(Note on how England strategy impacts the line-ups below: I think what the US wants to do is pummel Ashley Cole’s side and make his weary, physically, and wary, mentally of going forward, so they pound the ball there for the first half (like Turkey/Czech) and then through

As for Glen Johnson, Bob Bradley dares him to come up the pitch, hoping he gets caught out once or twice and the US can exploit that on a counter. More England next week….)

25 responses to this post.

  1. Posted by Brian on 2010/06/01 at 7:57 PM

    What day does the “21th” fall on? I didn’t know we had a game that day : )


  2. I think you’re dead on w/ the Turkey lineup. It’s a conservative setup and will be useful against a physically powerful English side. Much as I’d love to see Torres starting, I don’t think he’s ready. I agree that he’d be much more useful as a second-half sub, when he could use his craftiness and cutting passes to do some damage against tired defenders.

    I was impressed with Findley vs. Turkey and think, with a little experience, he could be a drop-in replacement for Charlie Davies. He doesn’t have quite the speed IIRC, and he isn’t quite as strong, but he makes similar runs. That lovely chip pass to Landon for the first goal was a revelation. I didn’t think he had it in him. He’d always seemed more like a limited speed merchant to me, and it was great to see another facet of his game. If he adds to his repertoire he can be a dangerous player for us because his speed on diagonal runs will open up space for our midfield, thus preventing the English from compressing the field.


  3. Posted by DanPA on 2010/06/02 at 6:03 AM

    I hope that Sweatpants realizes that the the “battering ram” is not going to work and our personnel don’t execute pressuring high up the pitch or maintain spacing well (both central midfielders get pulled too far forward, too often). I might throw the TV out the window if we regress to lumping hopeful long-ball after long-ball over the midfield.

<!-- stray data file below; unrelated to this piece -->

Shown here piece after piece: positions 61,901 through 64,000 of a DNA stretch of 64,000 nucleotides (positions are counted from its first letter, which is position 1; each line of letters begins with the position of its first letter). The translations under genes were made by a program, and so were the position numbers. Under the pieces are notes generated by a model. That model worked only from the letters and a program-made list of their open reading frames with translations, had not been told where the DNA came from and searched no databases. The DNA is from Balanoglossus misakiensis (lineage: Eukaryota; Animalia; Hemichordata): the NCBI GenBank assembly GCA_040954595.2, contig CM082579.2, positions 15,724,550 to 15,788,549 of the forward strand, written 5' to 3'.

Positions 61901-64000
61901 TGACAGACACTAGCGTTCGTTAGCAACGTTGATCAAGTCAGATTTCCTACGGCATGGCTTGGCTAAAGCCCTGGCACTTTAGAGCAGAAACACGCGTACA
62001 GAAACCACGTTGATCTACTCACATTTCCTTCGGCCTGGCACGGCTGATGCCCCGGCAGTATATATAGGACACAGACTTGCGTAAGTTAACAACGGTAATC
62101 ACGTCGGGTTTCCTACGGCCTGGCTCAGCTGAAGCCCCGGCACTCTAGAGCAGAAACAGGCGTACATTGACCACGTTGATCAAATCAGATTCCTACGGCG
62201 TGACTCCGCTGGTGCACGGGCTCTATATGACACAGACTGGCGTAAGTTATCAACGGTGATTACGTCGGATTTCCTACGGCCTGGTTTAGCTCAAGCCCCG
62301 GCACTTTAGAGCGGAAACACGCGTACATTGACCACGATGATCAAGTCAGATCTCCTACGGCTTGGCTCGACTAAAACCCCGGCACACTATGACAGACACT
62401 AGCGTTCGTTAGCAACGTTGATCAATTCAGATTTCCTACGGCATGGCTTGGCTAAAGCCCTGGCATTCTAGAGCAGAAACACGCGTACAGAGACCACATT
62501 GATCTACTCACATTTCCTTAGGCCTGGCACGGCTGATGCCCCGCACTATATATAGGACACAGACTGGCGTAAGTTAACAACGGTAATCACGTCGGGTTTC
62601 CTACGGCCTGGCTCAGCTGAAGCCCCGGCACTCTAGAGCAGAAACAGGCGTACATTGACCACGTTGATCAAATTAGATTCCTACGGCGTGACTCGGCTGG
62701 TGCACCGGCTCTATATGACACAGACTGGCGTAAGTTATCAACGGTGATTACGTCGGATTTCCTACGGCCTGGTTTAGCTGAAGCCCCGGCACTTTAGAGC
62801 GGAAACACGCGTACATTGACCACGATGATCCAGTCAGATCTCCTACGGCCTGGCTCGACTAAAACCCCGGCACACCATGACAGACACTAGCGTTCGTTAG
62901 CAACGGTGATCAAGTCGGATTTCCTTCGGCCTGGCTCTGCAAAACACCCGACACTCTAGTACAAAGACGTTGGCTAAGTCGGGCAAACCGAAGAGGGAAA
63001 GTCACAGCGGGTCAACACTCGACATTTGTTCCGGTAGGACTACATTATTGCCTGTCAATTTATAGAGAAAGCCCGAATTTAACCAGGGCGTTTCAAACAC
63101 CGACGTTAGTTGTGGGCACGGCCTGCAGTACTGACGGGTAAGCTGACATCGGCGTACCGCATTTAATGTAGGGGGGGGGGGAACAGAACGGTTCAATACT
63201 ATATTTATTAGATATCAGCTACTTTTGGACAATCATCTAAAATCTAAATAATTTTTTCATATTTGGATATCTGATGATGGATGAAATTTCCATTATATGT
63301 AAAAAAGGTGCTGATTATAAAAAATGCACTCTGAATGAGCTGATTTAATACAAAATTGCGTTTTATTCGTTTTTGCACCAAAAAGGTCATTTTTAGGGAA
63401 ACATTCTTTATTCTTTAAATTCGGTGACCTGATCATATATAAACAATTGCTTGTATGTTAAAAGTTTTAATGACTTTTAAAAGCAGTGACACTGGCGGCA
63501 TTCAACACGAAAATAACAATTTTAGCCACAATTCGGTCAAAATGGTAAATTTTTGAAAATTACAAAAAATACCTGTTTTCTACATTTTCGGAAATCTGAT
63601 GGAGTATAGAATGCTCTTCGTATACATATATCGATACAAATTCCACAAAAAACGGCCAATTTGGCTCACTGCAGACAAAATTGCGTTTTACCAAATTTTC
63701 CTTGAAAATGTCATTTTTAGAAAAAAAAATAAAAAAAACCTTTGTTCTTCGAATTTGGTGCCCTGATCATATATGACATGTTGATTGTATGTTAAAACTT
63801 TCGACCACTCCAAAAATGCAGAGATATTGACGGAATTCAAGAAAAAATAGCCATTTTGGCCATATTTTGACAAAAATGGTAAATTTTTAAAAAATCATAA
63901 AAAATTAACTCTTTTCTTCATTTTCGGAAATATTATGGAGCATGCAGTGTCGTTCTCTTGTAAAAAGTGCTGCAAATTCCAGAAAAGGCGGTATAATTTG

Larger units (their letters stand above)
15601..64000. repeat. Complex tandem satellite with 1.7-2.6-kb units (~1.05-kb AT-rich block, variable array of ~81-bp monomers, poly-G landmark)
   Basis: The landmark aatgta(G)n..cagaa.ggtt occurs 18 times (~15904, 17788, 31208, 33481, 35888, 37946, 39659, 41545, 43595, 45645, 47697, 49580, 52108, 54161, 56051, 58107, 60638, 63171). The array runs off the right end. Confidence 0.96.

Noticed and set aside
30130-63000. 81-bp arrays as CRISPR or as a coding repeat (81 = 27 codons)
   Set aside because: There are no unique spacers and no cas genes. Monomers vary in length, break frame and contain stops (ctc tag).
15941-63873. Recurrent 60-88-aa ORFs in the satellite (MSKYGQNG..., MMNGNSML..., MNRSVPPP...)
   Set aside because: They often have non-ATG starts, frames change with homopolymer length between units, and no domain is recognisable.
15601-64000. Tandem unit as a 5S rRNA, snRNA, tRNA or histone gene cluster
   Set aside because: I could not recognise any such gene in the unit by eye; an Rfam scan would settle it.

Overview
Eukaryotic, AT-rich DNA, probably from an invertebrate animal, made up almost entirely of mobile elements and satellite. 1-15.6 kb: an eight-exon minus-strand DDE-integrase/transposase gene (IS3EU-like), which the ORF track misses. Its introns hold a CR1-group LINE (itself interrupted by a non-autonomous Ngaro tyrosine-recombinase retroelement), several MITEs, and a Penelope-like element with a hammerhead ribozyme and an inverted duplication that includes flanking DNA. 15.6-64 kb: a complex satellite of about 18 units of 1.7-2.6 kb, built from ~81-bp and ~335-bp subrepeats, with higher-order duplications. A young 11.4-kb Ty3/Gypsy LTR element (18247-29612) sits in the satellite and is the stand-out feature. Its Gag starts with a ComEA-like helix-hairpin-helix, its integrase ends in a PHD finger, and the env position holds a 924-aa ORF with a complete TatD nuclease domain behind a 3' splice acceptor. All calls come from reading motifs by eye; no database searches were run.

The crux is getting space…

    I didn’t like what I saw in the 1st half against Turkey when Bradley & Clark were both high on the field. Even when the forwards won the ball or knocked back to the mids, they were nearly on top of Turkey’s defensive line, giving them little space ahead, but loads of space behind for Turkey to counter into.

    Plus, Dempsey and Altidore had very few spaces to move into with the central midfield so close to them. They either could receive a ball with several defenders close by or run to the corner… and neither is very willing/good at making the corner run.

    We absolutely need more vertical spacing between the central midfielders to give the forwards and outside midfielders space.

    I agree that we are most likely to see “the Turkey” on Saturday, but I would prefer to see Edu holding and Bradley pushing forward. Bradley is so much more effective at linking with the forwards and outside midfielders when he does not have the primary distribution responsibilities… he is also more dangerous as a goal poacher farther up the field. I think distribution skill is a push between Edu and Bradley, with Edu showing some very good composure and passing against the Czechs.


    • I think your comment about Edu holding and Bradley pushed up is on the mark. It has been said that it isn’t Edu’s forte to play the distribution but like you said is he really worse at it then Bradley? And isn’t the pairing and thus our team better off with Bradley forward and Edu holding?